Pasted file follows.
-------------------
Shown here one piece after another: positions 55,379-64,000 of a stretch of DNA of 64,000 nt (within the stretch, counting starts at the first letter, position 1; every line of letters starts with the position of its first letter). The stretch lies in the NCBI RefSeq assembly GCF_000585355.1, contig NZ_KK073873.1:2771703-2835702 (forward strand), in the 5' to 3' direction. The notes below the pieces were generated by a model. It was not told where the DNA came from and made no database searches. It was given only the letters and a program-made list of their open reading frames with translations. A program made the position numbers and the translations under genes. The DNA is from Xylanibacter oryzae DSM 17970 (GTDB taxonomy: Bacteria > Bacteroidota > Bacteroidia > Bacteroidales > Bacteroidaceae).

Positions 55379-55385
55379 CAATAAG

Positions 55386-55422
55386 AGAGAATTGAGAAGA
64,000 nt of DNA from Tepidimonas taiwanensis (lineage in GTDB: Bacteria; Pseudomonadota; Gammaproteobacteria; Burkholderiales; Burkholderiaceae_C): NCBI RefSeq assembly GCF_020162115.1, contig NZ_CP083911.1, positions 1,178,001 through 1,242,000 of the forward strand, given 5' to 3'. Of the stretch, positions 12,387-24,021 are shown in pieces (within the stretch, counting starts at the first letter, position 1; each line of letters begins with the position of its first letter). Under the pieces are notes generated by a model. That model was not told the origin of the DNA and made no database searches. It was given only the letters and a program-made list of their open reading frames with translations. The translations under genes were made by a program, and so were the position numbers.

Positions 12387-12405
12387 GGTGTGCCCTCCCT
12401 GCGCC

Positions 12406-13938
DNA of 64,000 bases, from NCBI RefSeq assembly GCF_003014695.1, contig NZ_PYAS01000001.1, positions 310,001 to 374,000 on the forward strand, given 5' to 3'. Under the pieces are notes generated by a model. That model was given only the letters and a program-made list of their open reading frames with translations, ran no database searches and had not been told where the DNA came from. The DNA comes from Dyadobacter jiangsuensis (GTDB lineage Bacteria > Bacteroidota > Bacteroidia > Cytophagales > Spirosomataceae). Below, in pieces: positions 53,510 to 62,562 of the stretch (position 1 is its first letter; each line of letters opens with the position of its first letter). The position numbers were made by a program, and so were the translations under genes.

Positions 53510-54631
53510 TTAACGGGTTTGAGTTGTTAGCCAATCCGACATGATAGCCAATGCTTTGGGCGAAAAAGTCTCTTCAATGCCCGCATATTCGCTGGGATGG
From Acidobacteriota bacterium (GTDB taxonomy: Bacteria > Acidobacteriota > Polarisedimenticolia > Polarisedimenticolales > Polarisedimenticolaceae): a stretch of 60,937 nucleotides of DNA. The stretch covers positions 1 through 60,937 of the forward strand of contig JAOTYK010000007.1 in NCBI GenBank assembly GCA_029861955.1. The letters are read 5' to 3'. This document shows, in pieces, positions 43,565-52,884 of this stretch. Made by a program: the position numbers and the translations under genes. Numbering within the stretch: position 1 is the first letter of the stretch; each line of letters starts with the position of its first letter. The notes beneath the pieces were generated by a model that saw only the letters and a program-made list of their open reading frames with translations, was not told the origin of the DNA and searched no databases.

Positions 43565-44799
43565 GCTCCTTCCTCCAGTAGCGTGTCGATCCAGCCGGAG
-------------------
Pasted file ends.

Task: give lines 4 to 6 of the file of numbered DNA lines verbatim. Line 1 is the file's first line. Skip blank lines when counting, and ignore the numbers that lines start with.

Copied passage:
Positions 55386-55422
55386 AGAGAATTGAGAAGA
64,000 nt of DNA from Tepidimonas taiwanensis (lineage in GTDB: Bacteria; Pseudomonadota; Gammaproteobacteria; Burkholderiales; Burkholderiaceae_C): NCBI RefSeq assembly GCF_020162115.1, contig NZ_CP083911.1, positions 1,178,001 through 1,242,000 of the forward strand, given 5' to 3'. Of the stretch, positions 12,387-24,021 are shown in pieces (within the stretch, counting starts at the first letter, position 1; each line of letters begins with the position of its first letter). Under the pieces are notes generated by a model. That model was not told the origin of the DNA and made no database searches. It was given only the letters and a program-made list of their open reading frames with translations. The translations under genes were made by a program, and so were the position numbers.